Home > Journals > Minerva Pediatrica > Past Issues > Minerva Pediatrica 2013 June;65(3) > Minerva Pediatrica 2013 June;65(3):271-8





A Journal on Pediatrics, Neonatology, Adolescent Medicine,
Child and Adolescent Psychiatry

Indexed/Abstracted in: CAB, EMBASE, PubMed/MEDLINE, Science Citation Index Expanded (SciSearch), Scopus
Impact Factor 0,532




Minerva Pediatrica 2013 June;65(3):271-8

language: English

Congenital diaphragmatic hernia: experience of 14 years

Rocha G. 1, Baptista M. J. 2, Correia-Pinto J. 3, Guimarães H. 1

1 Division of Neonatology, Department of Pediatrics, Faculty of Medicine of Porto University, Hospital de São João, Porto, Portugal;
2 Division of Pediatric Cardiology, Department of Pediatrics, School of Health Sciences of Minho University, Hospital de São João, Porto, Portugal;
3 Division of Pediatric Surgery, Department of Pediatrics, Hospital de São João, Porto, Portugal


Aim: Over the last two decades, new therapies have emerged for the management of congenital diaphragmatic hernia (CDH). The aim of this paper was to review our experience in the management of newborns diagnosed with CDH over a 14-year period.
Methods: Review of maternal and infant medical records, 1997-2010.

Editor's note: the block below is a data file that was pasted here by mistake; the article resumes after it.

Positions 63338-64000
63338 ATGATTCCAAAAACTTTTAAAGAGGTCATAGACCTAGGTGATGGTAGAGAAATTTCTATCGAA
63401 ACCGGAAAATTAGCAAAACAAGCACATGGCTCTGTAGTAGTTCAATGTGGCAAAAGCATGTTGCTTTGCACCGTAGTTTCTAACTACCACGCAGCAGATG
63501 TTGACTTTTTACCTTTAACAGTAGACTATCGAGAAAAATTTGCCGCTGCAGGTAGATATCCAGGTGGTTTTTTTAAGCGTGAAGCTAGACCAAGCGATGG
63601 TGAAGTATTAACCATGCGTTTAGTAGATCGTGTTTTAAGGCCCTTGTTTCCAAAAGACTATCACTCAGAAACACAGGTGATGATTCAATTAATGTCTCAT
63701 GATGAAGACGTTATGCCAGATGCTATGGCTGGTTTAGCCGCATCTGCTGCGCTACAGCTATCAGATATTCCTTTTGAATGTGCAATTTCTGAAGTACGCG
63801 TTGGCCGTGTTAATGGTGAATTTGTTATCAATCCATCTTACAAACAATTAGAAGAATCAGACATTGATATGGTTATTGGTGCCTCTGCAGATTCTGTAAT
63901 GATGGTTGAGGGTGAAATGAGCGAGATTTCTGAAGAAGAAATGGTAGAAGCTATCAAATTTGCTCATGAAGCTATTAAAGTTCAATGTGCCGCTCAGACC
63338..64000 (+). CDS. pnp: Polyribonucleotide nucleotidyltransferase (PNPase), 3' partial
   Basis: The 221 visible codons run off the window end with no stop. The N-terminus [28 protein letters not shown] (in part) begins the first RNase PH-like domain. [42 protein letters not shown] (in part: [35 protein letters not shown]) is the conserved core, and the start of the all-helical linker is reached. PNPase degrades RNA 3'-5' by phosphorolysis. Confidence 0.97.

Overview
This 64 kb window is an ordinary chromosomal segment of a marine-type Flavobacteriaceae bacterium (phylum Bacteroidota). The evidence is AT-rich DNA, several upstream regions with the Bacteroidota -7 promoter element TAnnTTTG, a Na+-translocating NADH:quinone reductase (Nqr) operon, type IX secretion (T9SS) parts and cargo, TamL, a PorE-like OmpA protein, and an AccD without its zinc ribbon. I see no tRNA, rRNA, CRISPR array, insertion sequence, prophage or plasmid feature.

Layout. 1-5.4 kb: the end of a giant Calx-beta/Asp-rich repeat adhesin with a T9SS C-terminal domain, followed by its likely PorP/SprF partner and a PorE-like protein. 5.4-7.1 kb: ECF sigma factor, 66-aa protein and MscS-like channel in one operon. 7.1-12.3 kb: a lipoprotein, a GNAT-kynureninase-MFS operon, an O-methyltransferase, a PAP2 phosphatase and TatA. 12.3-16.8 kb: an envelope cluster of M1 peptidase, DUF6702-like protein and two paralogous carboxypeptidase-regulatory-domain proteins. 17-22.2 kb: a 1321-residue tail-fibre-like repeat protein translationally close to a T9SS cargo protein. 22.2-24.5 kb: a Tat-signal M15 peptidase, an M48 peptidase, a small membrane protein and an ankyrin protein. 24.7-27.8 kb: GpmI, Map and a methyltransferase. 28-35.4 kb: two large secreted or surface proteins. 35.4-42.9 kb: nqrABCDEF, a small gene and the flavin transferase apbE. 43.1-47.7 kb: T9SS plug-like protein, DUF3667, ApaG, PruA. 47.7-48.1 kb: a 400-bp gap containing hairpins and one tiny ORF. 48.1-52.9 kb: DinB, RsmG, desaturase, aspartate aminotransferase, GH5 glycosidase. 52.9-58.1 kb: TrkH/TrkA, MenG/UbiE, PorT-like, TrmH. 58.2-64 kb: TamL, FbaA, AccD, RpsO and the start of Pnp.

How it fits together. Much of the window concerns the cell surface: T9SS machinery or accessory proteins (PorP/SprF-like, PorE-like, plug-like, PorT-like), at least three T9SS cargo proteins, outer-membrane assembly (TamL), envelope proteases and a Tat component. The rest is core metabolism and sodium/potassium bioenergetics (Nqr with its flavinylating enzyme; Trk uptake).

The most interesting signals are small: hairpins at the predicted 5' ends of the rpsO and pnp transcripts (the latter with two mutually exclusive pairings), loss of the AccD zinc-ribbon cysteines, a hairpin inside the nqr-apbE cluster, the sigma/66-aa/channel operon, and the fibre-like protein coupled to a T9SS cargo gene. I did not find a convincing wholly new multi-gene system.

Results: Eighty newborns with CDH; 21 (26%) were preterm and 28 (35%) of low birthweight (<2500 g), including 3 (4%) of very low birthweight (< 1500 g). Prenatal diagnosis was made in 53 (66%) cases. The location of the hernia was: left side 48 (90.5%); right 4 (7.5%); bilateral 1 (1%). Corrective surgery was performed in 58 (73%) patients. High frequency oscillatory ventilation was used in 10 (12.5%), inhaled nitric oxide in 18 (22.5%), sildenafil in 15 (18.7%) and extracorporeal membrane oxygenation in 1 (1%). The overall survival was 49% (N.=39). Since 2003, the overall survival raised to 64%. The survival rate of the appropriate for gestational age term newborns without other congenital/chromosomal anomaly or hydrops fetalis was 67% (24/36).
Conclusion: Our survival rate for congenital diaphragmatic hernia has improved over the last 14 years, associated to the use of new therapies, such as high-frequency oscillation ventilation (HFOV), inhaled nitric oxide and sildenafil.

top of page

Publication History

Cite this article as

Corresponding author e-mail